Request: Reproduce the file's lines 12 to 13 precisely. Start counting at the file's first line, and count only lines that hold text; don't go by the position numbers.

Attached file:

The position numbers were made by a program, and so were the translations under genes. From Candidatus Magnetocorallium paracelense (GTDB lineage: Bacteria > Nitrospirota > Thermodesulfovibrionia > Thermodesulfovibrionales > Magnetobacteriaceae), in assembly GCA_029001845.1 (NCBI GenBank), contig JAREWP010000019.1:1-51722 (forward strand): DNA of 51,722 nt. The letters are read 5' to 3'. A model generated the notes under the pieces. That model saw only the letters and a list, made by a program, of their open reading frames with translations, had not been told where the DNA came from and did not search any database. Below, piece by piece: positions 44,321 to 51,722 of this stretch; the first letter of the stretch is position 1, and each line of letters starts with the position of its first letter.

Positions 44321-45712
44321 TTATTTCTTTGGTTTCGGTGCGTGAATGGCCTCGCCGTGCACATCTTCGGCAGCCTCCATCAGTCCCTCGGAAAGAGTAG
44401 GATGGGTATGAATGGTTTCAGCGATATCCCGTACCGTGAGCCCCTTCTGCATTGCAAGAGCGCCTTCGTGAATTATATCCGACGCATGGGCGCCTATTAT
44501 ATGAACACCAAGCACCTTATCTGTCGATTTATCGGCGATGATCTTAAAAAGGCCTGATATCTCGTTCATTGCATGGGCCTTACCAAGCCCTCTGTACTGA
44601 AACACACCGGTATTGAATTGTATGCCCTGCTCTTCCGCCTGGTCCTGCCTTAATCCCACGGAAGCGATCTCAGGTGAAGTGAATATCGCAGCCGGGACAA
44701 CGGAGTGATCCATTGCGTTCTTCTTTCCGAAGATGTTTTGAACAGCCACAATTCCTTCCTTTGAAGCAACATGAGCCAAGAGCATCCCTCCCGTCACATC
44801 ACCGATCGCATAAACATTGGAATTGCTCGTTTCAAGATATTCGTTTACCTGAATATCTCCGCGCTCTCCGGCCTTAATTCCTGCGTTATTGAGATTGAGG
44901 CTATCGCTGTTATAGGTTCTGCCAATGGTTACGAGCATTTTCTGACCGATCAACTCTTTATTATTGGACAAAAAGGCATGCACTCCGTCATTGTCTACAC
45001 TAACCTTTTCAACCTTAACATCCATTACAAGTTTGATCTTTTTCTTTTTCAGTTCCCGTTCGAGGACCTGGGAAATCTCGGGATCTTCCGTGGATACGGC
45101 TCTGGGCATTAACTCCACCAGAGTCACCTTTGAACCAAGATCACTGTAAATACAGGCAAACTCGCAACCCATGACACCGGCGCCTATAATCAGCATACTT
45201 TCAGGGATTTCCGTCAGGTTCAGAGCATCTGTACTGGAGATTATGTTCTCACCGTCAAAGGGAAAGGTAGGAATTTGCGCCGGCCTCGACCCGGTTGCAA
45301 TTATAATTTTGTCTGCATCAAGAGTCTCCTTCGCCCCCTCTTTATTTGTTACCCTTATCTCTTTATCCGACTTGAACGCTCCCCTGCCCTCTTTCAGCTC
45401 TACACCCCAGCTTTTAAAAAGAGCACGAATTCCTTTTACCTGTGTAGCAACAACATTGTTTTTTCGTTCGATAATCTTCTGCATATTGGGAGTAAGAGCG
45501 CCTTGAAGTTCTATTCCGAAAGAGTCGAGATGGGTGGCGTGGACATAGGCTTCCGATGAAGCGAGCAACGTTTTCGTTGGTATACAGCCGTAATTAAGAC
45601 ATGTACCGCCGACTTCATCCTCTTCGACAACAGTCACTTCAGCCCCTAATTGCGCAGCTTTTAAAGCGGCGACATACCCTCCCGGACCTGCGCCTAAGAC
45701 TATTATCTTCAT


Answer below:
45201 TCAGGGATTTCCGTCAGGTTCAGAGCATCTGTACTGGAGATTATGTTCTCACCGTCAAAGGGAAAGGTAGGAATTTGCGCCGGCCTCGACCCGGTTGCAA
45301 TTATAATTTTGTCTGCATCAAGAGTCTCCTTCGCCCCCTCTTTATTTGTTACCCTTATCTCTTTATCCGACTTGAACGCTCCCCTGCCCTCTTTCAGCTC